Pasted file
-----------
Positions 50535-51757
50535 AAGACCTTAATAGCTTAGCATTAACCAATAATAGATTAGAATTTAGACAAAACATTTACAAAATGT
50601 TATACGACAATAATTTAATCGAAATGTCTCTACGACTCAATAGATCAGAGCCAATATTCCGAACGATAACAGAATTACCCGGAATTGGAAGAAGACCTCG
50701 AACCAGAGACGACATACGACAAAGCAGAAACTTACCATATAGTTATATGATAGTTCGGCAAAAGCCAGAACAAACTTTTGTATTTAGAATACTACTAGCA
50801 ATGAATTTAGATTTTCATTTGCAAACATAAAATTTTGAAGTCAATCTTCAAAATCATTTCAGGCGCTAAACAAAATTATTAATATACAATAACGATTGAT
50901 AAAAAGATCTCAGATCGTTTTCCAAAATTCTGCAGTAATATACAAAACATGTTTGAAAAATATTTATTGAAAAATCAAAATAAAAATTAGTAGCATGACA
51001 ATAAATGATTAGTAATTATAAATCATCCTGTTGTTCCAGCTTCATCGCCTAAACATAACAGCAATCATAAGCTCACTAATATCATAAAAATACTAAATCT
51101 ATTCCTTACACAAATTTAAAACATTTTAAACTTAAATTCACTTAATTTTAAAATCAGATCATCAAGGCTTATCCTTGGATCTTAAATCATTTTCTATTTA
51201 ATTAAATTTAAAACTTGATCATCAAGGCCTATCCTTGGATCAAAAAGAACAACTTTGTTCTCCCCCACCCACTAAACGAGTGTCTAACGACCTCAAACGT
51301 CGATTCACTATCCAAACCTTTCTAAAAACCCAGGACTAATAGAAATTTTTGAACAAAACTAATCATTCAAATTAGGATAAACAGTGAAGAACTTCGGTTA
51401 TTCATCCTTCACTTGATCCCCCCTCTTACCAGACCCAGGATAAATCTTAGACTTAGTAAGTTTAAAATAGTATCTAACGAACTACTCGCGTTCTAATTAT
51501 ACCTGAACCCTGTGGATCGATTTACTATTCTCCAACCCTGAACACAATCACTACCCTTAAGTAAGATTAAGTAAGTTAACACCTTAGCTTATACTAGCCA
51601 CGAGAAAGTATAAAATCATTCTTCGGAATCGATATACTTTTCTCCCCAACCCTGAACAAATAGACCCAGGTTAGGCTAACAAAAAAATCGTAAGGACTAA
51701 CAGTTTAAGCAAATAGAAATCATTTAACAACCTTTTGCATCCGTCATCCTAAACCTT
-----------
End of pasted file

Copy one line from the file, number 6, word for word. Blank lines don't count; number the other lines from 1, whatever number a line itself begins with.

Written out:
50901 AAAAAGATCTCAGATCGTTTTCCAAAATTCTGCAGTAATATACAAAACATGTTTGAAAAATATTTATTGAAAAATCAAAATAAAAATTAGTAGCATGACA